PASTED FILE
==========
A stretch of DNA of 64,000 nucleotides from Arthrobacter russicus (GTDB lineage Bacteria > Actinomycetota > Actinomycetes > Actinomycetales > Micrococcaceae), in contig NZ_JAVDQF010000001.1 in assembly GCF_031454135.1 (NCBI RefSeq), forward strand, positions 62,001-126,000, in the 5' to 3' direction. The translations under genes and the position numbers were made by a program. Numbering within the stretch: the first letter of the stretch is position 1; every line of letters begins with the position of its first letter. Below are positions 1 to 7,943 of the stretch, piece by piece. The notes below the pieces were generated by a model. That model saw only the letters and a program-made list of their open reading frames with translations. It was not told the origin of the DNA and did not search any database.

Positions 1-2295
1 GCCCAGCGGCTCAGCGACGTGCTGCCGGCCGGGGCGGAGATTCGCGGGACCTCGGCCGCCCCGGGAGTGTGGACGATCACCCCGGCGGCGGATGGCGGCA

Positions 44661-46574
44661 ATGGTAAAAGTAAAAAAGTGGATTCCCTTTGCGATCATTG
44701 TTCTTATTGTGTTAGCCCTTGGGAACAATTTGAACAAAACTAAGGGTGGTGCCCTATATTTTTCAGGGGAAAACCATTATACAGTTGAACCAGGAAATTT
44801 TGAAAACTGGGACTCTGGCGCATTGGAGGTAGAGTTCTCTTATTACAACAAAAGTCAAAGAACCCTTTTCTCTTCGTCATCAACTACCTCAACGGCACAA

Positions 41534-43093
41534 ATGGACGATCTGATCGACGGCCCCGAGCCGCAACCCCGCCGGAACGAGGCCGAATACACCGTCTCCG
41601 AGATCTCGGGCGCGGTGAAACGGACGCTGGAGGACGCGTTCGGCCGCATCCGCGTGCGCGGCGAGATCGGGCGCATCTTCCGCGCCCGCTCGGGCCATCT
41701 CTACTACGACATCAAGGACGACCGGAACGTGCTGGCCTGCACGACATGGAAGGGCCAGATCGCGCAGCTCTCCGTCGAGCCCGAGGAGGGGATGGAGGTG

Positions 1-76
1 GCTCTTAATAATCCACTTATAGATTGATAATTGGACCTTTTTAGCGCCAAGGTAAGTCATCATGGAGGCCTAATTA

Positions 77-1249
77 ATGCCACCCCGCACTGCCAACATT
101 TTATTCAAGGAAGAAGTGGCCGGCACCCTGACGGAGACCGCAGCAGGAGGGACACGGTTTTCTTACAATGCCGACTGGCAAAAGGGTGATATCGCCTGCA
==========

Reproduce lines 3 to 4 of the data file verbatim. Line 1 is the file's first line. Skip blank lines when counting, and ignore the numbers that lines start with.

1 GCCCAGCGGCTCAGCGACGTGCTGCCGGCCGGGGCGGAGATTCGCGGGACCTCGGCCGCCCCGGGAGTGTGGACGATCACCCCGGCGGCGGATGGCGGCA

Positions 44661-46574